Book Breakdown: I Am Not Starfire

Welcome to Ink Spots, a quirky little corner of devoted entirely to all of our
favorite Young Adult comics and fiction. In this new Book Breakdown, Mandy Curtis meets a fellow Mandy with some super-sized issues.

Mandy Anders seems like a pretty standard teen with a chip on her shoulder and a heavy helping of “you don’t understand me, no one understands me” attitude. But when you factor in that her mother is a famous superhero—the Starfire—her angst makes a little more sense.

The latest book in DC’s YA graphic novel line—I Am Not Starfire, written by Mariko Tamaki and illustrated by Yoshi Yoshitani—imagines a world in which a superhero has a completely normal daughter and said daughter wants nothing to do with her mother’s career or fame.

Want to get to know Mandy and learn more about what it’s like to be Starfire’s daughter? Read on for a breakdown of the book.

Cover Crackdown:

I’m getting major odd couple vibes from this fantastic cover, which says a lot about how Mandy feels about being Starfire’s daughter. The sneer on her face, the aggressive stance, the fact that their backs are turned to each other and it seems like Starfire has no idea she’s even there. (I mean, she’s literally in Starfire’s shadow…) There’s a lot of tension going on here. But Mandy also looks amazingly fierce, and I immediately want to get to know her better.

Tell Me a Story:

Mandy’s mom doesn’t know that Mandy skipped out on the SATs and isn’t planning on going to college. Mandy’s mom doesn’t know that Mandy plans on moving to France after graduating. Mandy’s mom doesn’t know a lot of things, and that’s mostly because she’s frequently off-planet, saving the citizens of galaxy from harm. Mandy’s mom is Starfire, a member of the Titans, a group of superheroes who spend most of their time doing superhero things. But Mandy, who has no superpowers and only one friend, knows that she wants nothing to do with that life.

For a full breakdown on this upcoming tale, head on over to DC Comics!

Are you ready for some new Starfire in your life? Let us know in the comments! :point_down:


I was won over by the book itself. I convinced myself that I wasn’t going to buy it, but I was able to get an digital ARC and while I know I’m not the prime demographic for it, I was rooting for Mandy by the end of it.


This post will contain SPOILERS for the book.

I was only mildly interested in this book before it came out, and was disappointed that about 1/5 of the physical copy of Poison Ivy: Thorns was just a sneak peek at this book, because when I’m reading something that suspenseful I have to constantly check how much is left, and that really messed me up. But back on topic: I was surprised by how much I liked this book. I’m a sucker for near-future stories like this, and I liked the goofy sense of humor - As soon as I saw that Starbolts is trademarked, I was sucked in. I have mixed feelings about the art style, though. And there weren’t really enough easter eggs - though I loved the autographs (especially “Robin (IV?)”). And what’s going on with the mystery over Mandy’s biological father? It feels like this book wouldn’t need a sequel, but I need to know! I mean, it has to be Dick. But why would he keep it a secret?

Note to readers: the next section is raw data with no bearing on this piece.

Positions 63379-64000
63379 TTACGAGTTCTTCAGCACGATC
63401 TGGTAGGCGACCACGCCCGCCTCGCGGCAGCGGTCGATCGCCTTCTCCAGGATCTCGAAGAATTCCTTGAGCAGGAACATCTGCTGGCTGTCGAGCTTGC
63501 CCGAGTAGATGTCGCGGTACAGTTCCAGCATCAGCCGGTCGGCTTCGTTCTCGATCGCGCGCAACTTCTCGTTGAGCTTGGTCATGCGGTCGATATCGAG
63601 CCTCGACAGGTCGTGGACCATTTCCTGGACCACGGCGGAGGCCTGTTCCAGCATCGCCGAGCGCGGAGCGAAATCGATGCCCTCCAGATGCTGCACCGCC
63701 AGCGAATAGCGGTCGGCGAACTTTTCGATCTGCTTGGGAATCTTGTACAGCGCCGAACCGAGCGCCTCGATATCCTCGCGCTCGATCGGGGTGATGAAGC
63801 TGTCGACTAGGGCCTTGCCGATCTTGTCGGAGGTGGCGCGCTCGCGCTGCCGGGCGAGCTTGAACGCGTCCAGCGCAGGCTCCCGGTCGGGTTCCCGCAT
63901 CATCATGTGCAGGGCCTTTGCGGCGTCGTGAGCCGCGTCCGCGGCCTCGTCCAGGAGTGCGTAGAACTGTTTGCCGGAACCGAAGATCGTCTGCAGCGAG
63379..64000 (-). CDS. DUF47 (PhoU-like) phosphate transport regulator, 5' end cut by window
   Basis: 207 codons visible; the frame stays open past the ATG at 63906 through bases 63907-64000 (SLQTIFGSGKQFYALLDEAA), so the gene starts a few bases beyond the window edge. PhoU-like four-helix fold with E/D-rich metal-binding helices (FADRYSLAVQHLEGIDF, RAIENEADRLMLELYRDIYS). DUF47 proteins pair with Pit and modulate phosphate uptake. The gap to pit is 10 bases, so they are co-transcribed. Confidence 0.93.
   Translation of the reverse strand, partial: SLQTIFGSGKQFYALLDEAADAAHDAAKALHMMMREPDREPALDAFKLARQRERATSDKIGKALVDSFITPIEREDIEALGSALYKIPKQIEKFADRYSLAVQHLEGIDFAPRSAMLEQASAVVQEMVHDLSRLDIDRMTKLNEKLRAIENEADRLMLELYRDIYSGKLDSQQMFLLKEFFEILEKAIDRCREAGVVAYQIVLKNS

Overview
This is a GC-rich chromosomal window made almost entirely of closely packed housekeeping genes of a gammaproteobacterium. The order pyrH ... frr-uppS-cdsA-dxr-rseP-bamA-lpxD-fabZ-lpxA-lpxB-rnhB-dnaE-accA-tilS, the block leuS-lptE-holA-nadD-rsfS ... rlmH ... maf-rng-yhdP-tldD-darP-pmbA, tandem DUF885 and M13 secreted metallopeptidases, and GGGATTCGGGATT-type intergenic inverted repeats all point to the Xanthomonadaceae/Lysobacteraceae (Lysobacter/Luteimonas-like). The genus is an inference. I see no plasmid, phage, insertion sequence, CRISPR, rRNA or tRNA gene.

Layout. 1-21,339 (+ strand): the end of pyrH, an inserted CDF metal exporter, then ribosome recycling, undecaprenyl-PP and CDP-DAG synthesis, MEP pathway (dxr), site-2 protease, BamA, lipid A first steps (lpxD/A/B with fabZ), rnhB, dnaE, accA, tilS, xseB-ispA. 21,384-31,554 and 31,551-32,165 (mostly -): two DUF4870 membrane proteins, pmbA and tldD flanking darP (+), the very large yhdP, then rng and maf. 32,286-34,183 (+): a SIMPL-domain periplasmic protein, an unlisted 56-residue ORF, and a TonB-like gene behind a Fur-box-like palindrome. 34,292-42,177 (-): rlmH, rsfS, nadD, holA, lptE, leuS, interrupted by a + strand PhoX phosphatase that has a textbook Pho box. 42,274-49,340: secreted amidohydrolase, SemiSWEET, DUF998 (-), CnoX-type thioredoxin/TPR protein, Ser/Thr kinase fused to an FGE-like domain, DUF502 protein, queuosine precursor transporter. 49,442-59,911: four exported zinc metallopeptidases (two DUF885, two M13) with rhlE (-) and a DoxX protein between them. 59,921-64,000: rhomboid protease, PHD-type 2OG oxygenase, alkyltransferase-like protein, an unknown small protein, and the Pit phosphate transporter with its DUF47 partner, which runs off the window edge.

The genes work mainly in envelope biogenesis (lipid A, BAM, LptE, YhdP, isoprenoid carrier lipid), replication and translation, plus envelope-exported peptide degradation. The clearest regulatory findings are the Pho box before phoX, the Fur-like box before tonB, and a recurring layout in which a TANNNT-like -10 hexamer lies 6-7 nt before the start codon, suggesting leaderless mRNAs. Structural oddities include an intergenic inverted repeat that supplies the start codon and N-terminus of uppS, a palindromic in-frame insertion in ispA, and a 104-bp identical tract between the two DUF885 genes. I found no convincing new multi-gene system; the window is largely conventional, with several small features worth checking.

I really hope the sales numbers for this book end up being pretty high. Most of the backlash has been beyond disgusting and completely misguided toward a story meant for younger readers (though definitely not little kids). Even though I’m not really the target demo for this, I’m always glad to see stories that can help inspire those who need it, which makes all the unnecessary hate even worse. But the best way to shut up all the trolls who look at this book and decry the end of DC would be to prove that this is exactly the kind of book a lot of readers want to see


It looks like a great read

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The YouTube channel Casually Comics did a good review and rundown of the book and of the whole controversey before it. In a fair and impartial way. Does contain a lot of spoilers so anyone wanting to read it may want to skip it. But thought it was a good rundown of the book…

I Read I Am Not Starfire And We NEED To Talk…

I know you can embed YouTube videos but the thumbnail had a potential spoiler.


So… What’s happening, exactly?


Right after the book was announced, a ton of people online started body-shaming Mandy and offered all sorts of gross and unnecessary theories about who her father must be. You’ve also got the usual comicsgaters decrying any effort from DC to ensure even a little extra diversity in their books. There’s also been some fans concerned that this is erasing Kory and Dick’s daughter from the Kingdom Come universe, Nightstar, despite the fact that both that continuity and the book’s are outside the current main one. I’ve seen some legitimate criticisms of the book that don’t bring any of these factors into play, but by and large there’s just been way too much ugliness regarding the fan response


Oh gods, I figured there was your usual people whining about wokeness whenever LGBTQ+ characters are even implied, but the body-shaming genuinely didn’t occur to me. (And yeah, it would’ve been nice if there was some sort of connection to The Kingdom.)